Medically reviewed by Kovalenko Svetlana Olegovna, PharmD. Last updated on 2020-03-24
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Betamethasone Dipropionate is a synthetic fluorinated corticosteroid. It is active topically and produces a rapid and sustained response in those inflammatory dermatoses that are normally responsive to topical corticosteroid therapy, and it is also effective in the less responsive conditions, such as psoriasis of the scalp.
Topical salicylic acid softens keratin, loosens cornified epithelium and desquamates the epidermis.
Diprosalic presentations are therefore indicated for the treatment of hyperkeratotic and dry corticosteroid-responsive dermatoses where the cornified epithelium may resist penetration of the steroid. The salicylic acid constituent of Diprosalic preparations, as a result of its descaling action, allows access of the dermis more rapidly than by applying steroid alone.
Once to twice daily. In most cases a thin film should be applied to the affected areas twice daily and massaged gently and thoroughly into the skin.
For some patients adequate maintenance therapy may be achieved with less frequent application.
It is recommended that Diprosalic preparations are prescribed for two weeks, and that treatment is reviewed at that time. The maximum weekly dose should not exceed 60g.
Dosage in children should be limited to 5 days.
Rosacea, acne, perioral dermatitis, perianal and genital pruritus. Hypersensitivity to any of the ingredients of the Diprosalic presentations contra-indicates their use as does tuberculous and most viral lesions of the skin, particularly herpes simplex, vacinia, varicella. Diprosalic should not be used in napkin eruptions, fungal or bacterial skin infections without suitable concomitant anti-infective therapy.
Occlusion must not be used, since under these circumstances the keratolytic action of salicylic acid may lead to enhanced absorption of the steroid.
Local and systemic toxicity is common, especially following long continuous use on large areas of damaged skin, in flexures or with polythene occlusion. If used in children or on the face courses should be limited to 5 days. Long term continuous therapy should be avoided in all patients irrespective of age.
Topical corticosteroids may be hazardous in psoriasis for a number of reasons, including rebound relapses following development of tolerance, risk of generalised pustular psoriasis and local systemic toxicity due to impaired barrier function of the skin. Careful patient supervision is important.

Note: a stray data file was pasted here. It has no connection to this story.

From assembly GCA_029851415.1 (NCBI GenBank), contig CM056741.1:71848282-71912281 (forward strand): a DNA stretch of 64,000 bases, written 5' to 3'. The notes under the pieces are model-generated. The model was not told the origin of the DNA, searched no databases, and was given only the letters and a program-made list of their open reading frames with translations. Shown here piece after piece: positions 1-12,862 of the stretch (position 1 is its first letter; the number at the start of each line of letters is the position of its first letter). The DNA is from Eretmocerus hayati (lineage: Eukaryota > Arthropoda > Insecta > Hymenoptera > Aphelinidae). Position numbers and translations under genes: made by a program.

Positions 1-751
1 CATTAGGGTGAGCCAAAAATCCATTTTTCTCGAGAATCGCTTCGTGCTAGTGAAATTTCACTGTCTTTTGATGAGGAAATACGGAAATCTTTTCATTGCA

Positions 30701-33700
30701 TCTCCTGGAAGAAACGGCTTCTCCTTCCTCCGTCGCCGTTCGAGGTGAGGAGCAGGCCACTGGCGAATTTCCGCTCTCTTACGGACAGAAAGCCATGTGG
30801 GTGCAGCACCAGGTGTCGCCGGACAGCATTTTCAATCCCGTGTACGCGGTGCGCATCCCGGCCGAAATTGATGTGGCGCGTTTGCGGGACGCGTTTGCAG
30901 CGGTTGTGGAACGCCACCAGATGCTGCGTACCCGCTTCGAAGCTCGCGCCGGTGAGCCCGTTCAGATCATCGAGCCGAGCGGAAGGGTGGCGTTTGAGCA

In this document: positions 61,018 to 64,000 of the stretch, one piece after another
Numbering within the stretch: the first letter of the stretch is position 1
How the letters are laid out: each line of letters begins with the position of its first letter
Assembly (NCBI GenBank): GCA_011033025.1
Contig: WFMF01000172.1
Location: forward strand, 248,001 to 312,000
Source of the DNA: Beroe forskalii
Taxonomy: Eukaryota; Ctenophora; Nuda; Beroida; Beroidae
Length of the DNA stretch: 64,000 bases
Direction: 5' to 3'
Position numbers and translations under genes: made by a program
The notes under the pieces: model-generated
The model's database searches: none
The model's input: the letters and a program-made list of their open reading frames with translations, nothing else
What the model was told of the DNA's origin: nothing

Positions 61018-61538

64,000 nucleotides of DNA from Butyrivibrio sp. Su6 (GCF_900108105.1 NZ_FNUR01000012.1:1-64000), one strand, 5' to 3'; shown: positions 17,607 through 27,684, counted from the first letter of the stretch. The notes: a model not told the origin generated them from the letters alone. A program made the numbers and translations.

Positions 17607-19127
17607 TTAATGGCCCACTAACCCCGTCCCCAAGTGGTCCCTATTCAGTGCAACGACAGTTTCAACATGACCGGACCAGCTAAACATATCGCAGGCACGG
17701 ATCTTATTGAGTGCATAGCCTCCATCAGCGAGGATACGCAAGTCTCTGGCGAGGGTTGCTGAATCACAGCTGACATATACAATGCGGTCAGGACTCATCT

It is dangerous if Diprosalic presentations come into contact with the eyes. Avoid contact with the eyes and mucous membranes.
The systemic absorption of betamethasone dipropionate and salicylic acid may be increased if extensive body surface areas or skin folds are treated for prolonged periods or with excessive amounts of steroids. Suitable precautions should be taken in these circumstances, particularly with infants and children.
If irritation or sensitisation develops with the use of Diprosalic, treatment should be discontinued.
Any side effects that are reported following systemic use of corticosteroids, including adrenal suppression, may also occur with topical corticosteroids, especially in infants and children.
If excessive dryness or increased skin irritation develops, discontinue use of this preparation.
Visual disturbance may be reported with systemic and topical (including, intranasal, inhaled and intraocular) corticosteroid use. If a patient presents with symptoms such as blurred vision or other visual disturbances, the patient should be considered for referral to an ophthalmologist for evaluation of possible causes of visual disturbances which may include cataract, glaucoma or rare diseases such as central serous chorioretinopathy (CSCR) which have been reported after use of systemic and topical corticosteroids.
Paediatric population: Paediatric patients may demonstrate greater susceptibility to topical corticosteroid-induced hypothalamic-pituary-adrenal (HPA) axis suppression and to exogenous corticosteroid effects than mature patients because of greater absorption due to a large skin surface area to body weight ratio.